So if you're fighting crime associated with producers and distributors of illegal drugs, then you want it to be illegal. There's two components to that: enforcement and punishment. Enforcement of anti-drug policies is very expensive, and ramping it up is even more expensive. Make the punishment high enough, and you'll deter more people. The increased risk will mean more salary to the people most at risk (the on-street distributors) because otherwise they'll find other things to do. The increased salary makes it easier to catch them because spending has a trail. So economically, you want to make the punishment for drug dealing, producing or distributing EXORBITANT, while having just enough enforcement to make it a credible threat.

What I will agree with John on is a solution to the second problem, that of dealing with users. Use of pot, or even other drugs, may not warrant prison. A better solution may be to say that use or possession of marijuana is punishable by loss of driver's license for a very long time, lots of hours of community service and a very hefty fine (we're talking almost unreasonable numbers here - five or ten year's license, 1000 hours of community service, $10,000 fine kind of thing... bigtime.). You could even threaten to double that number if they don't turn in a dealer. That way you don't send people to jail to learn about worse crimes and drugs and avoid their education, you reduce prison overcrowding and you still have a very strong deterrent in place. As you catch people, you catch some increased number of dealers. That certainly could be a decent proposal.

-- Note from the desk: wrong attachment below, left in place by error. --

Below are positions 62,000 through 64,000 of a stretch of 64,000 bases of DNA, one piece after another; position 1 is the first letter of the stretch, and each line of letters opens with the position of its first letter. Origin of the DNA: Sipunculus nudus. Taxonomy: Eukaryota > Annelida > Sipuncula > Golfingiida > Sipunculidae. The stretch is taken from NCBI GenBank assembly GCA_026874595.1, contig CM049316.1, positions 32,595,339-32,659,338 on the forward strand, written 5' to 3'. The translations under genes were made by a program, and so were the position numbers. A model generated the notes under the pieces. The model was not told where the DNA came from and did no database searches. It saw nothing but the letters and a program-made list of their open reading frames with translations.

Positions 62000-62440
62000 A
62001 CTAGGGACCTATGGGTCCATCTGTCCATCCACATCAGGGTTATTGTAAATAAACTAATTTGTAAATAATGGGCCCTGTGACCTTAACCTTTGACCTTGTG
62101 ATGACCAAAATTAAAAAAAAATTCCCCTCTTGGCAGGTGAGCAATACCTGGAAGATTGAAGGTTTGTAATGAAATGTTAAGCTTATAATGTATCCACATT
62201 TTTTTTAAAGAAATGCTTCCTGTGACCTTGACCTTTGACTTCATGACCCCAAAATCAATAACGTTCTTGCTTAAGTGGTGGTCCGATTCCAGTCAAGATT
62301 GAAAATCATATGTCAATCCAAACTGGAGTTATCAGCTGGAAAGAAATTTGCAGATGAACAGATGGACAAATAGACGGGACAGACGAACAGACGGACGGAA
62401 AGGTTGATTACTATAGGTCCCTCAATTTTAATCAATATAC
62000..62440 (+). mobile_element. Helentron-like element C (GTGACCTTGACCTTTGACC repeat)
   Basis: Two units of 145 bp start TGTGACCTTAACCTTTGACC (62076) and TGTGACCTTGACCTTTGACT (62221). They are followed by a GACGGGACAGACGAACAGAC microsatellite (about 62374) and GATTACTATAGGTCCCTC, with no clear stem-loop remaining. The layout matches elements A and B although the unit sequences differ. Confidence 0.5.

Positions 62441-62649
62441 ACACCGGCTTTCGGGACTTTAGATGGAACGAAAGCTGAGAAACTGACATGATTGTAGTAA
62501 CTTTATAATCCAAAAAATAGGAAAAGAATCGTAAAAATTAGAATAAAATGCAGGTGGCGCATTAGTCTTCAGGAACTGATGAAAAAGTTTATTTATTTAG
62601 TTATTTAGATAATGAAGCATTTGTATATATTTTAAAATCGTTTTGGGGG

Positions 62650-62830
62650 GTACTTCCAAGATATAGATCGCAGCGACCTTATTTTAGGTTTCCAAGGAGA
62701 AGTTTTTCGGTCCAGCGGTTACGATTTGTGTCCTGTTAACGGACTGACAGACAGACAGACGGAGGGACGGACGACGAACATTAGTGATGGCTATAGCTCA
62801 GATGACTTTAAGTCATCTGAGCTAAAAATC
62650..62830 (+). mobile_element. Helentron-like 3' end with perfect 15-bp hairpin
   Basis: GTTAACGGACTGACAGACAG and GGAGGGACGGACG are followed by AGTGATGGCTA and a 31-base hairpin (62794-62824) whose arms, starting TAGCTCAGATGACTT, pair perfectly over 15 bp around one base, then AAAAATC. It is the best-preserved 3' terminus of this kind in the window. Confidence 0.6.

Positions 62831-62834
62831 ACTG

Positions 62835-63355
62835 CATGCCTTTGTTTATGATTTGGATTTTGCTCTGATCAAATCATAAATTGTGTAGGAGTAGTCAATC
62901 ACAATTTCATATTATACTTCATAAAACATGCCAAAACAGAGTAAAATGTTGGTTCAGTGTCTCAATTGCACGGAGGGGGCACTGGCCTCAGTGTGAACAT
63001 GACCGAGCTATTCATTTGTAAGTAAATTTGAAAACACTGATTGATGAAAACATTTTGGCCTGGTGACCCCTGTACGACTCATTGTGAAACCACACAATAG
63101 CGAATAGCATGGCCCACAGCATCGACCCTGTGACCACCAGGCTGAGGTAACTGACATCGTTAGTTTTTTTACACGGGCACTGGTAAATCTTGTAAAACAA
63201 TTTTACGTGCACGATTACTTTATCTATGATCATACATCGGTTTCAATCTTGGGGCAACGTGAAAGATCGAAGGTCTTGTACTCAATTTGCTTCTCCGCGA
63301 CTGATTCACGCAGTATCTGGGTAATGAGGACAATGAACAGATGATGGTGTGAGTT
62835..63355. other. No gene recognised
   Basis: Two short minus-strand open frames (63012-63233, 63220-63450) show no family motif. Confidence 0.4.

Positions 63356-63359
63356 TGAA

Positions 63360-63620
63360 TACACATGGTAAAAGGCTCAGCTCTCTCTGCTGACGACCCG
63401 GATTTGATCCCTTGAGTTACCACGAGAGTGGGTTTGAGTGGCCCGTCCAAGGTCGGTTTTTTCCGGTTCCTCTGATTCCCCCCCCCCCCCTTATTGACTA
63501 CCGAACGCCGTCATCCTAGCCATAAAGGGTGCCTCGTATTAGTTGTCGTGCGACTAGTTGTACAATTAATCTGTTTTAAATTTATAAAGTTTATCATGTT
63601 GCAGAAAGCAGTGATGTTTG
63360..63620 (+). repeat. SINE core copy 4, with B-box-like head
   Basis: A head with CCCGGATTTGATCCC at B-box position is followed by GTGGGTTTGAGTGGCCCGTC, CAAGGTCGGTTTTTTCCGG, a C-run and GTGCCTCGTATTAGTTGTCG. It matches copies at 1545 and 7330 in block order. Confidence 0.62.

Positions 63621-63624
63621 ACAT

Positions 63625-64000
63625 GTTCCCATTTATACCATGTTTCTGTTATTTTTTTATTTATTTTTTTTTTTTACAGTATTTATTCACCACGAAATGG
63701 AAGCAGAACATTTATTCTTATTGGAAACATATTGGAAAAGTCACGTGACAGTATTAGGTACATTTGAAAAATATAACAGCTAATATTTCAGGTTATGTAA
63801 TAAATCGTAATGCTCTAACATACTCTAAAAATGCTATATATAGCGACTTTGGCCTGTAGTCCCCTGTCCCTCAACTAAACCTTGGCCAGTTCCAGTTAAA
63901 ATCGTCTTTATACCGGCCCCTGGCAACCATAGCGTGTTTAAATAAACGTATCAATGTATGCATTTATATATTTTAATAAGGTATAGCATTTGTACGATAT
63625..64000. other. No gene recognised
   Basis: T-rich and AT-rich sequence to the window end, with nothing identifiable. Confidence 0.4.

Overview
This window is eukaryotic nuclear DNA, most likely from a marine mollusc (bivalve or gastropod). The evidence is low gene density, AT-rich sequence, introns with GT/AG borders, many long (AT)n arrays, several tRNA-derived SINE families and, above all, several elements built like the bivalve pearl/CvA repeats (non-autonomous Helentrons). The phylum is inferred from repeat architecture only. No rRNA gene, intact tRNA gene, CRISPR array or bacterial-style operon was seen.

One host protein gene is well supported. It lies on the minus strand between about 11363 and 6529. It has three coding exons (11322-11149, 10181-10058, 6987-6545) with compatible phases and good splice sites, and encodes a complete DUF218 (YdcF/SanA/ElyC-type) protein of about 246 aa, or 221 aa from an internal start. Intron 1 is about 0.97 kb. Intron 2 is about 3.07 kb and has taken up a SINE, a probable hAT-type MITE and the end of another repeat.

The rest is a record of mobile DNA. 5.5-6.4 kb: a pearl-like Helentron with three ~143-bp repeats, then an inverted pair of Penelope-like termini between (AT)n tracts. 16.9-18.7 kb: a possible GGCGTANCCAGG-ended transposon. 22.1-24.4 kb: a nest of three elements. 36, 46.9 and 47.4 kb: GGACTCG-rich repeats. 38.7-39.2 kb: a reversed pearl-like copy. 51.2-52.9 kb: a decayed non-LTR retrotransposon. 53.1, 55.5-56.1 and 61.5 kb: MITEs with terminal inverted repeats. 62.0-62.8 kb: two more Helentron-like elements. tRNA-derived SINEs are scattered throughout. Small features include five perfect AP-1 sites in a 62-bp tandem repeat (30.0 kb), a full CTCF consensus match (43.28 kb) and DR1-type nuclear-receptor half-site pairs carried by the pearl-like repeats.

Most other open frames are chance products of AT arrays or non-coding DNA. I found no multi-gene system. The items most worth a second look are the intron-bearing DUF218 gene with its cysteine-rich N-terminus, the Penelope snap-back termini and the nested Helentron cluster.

What you don't want to do, however, is remove that deterrent, which Massachusetts just did by pseudo-decriminalizing possession without incurring major civil punishments.

Foreign policy around drug production is a strange beast, and one I may not be equipped to talk about in this context. Preventing drug production is a laudable goal, but it may be costlier and with worse side effects than going after the distributors or increasing preventive measures to stop new drug users in our own country. Somebody more knowledgeable on the topic (John?), I'd love to hear comments.

EDIT 2: Thought of a decent parallel. There are many more alcohol users today than during Prohibition, and many more people die of alcohol-related diseases and accidents than were killed by Al Capone-style gangsters during Prohibition.
A NY Times article on this from 1989:


  1. A lot of evidence (e.g. Ethan Nadelmann's work) suggests that legalization isn't really the first horseman of the apocalypse. Banning pot is a subsidy to producers and (especially) distributors; some figures put the pot "subsidy" at 60% of street value, others up to 80%. For Peruvian coke it's more than 98%. Let's kick the ballistics here: cutting down on crime, corruption, and violence from distribution would have massive short-term benefits and even larger long-term benefits as the chief industry of local gangs dies out. If regulated properly (and that IS a conditional statement), I think the legalization of pot (like the absence of a ban + taxes on tobacco) would eliminate the subsidy to producers, help crime problems, help the problems caused by crime and trafficking violence, and give the govt revenue from what some folks call a 20 billion dollar underground industry. That's got some benefits.

  2. I would go all the way up the drug ladder of badness with the same argument. Current policy on cocaine also sucks pretty hard. If the US spent on education/rehabilitation *half* of what it spends on enforcement -- i.e., fix our own kids instead of killing Colombia's would-be high-schoolers -- we could make some real inroads. The big problem with reporting coke prices and purity and claiming that we're winning on drugs is, of course, that higher coke prices -> higher crime through several mechanisms, both because we're increasing subsidies to the dealers (see above) and because coke users commit crimes to pay for coke. There's a lot of evidence that pot legalization would also decrease coke use: people who end up in prison for pot end up getting into harder drugs in prison (outside of prison, that's not true, or certainly not true in comparison).

    More later, but I think you're calling this one the wrong way.

  3. Oh - I'll point out that there are many more alcohol users now than during Prohibition, and alcohol related diseases kill MANY more people than Al Capone and other gangsters.